Camp teaches kids with Down syndrome, autism to ride a bike


Inside the pavilion at Dripping Springs Ranch Park, bikes are lined up by size along one wall, just waiting for their riders.

They look like ordinary kids bikes, except these have a handlebar on the back of the seat and an extra rubber wheel on the back.

These two tweaks are how I Can Shine teaches kids with Down syndrome, autism and other physical and intellectual differences how to ride a bike.

Down Syndrome Association of Central Texas and the Autism Society brought I Can Shine I Can Bike Camp to Dripping Springs earlier this month to give their kids the chance to learn to ride a bike. While the camp costs $8,000 to bring to a community, plus hotel costs for two staff members, the association was able to raise money from its Buddy Walk to offset most of the cost for the 27 campers. Most of the campers were local, but one came from Oklahoma and one from the Houston area.

The campers, divided into groups of between four and eight campers, attend 75-minute sessions for five days. On the first day, many of the kids had only been able to ride a tricycle before or a bicycle with training wheels — never a two-wheel bike independently. By the end of the fifth day, 80 percent of the campers were expected to ride independently, says Andrea Patrick, manager of operations with I Can Shine. I Can Shine travels around the country putting on camps mainly for kids 8 and older who have Down syndrome, cerebral palsy, autism, cognitive delays, attention deficit disorder, and stroke or brain injury.

The handlebar on the back of the bike is for the volunteers to hold to steady the rider or to help the rider push off to start. The extra wheel, which looks a little like a rubber rolling pin, keeps the rider steady. As riders get more and more used to the feel of balancing on a bike, the rollers get smaller and smaller until eventually the kids are not using one at all.

“Why it works so smoothly is the bikes do the work of balancing,” Patrick says. Slowly the rider builds confidence in balancing.

“It’s a brilliant technique,” says Cathy McPhee, whose 14-year-old daughter, January, was at the camp. Before this camp, January was never able to ride anything beyond a tricycle. The camp removes a lot of the fear of learning to ride. “They learn how to ride without all the falls,” McPhee says.

That fear of falling holds a lot of kids with disabilities back. Amelia Mendoza says for her son Alejandro Martin, 13, that’s a big part of it. “A lot of it on his part is fear that he’s going to fall down and our fear that he’s going to get hurt,” she says.

With the roller at the back, though, he’s able to learn to balance. “I’m hoping he will take off like the other kids have been able to,” Mendoza says. “He’s been wanting to ride his bike.”

The campers start the week riding inside a pavilion, going around and around in a circle. At some point, they switch the direction of the circle to work on turning the bike the other way. Each camper has two volunteers who hold the handle of the bike. Once the campers are ready for the volunteers to let go, the volunteers run alongside the bike. Volunteers also remind campers to pedal, to steer, to look up. They provide motivation for campers to keep going.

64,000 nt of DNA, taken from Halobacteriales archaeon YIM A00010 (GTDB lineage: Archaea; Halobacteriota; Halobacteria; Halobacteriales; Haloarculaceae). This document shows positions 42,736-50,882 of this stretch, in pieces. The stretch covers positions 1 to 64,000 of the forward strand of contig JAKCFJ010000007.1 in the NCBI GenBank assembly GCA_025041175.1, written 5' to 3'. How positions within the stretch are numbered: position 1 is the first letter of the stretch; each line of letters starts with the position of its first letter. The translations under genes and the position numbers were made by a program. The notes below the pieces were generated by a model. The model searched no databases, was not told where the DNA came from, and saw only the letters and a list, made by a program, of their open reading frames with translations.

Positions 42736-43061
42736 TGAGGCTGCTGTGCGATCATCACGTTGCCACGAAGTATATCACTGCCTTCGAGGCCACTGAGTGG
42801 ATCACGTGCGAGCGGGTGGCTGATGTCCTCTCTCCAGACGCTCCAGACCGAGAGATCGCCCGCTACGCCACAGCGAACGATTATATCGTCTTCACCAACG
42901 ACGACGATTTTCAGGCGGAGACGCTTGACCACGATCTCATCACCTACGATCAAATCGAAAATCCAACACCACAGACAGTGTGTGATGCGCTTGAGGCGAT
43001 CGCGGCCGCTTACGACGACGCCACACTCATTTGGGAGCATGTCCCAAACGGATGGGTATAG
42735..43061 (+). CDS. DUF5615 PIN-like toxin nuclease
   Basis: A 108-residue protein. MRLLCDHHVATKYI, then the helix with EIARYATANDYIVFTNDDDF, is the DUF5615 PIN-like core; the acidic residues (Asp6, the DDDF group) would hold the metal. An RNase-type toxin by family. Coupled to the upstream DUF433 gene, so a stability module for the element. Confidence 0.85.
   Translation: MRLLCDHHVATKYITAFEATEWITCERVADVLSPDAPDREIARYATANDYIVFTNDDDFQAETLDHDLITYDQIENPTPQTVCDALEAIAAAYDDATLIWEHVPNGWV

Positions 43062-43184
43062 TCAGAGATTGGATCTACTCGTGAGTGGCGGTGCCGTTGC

During the week, campers also get to try riding a tandem bike with an I Can Shine staff member steering so they get the feel of balancing on a two-wheeler.

When I Can Shine staff determines campers are ready, they head outside to ride. There they have an even bigger space. They practice starting and stopping on their own. Sometimes they don’t even go in a circle but instead make figure 8s or go in a straight line or make a snakelike path on the pavement.

Midway through the week, campers bring in their own bikes so that I Can Shine techs can assess if riders will need their bike to have a handle at the back for parents to help them start and balance. Parents are given guidance on which kind of bike to buy: one that has hand brakes and that only uses the pedals to go forward, not to stop.

By four days into the camp, many of the kids are outside riding on their own or with a little bit of assistance. Pilar Rivera, 15, got a big surprise when a purple bike was wheeled out to the outdoor area — it was her bike! “My bike! Thank you, Mommy!” she said, giving her mother a big hug. She hopped on it and began riding with only a little help getting started the first time.

“You’re doing awesome!” her mother, Phyllis Mendoza, called out to her.

Pilar has plans. She wants to ride her bike all the way to her father’s work. Mendoza will be happy to be able to have Pilar ride without her help.

“Turning is the best part,” says January McPhee. “It’s my favorite part ever.” Her least favorite part is the pedaling — it’s just hard, she says. Her bike is seafoam green, and she plans to ride two miles to a park in her neighborhood. “I can ride with my mom,” she says.

“I’m proud of you,” Cathy McPhee says. “Now we can go bike riding together.”



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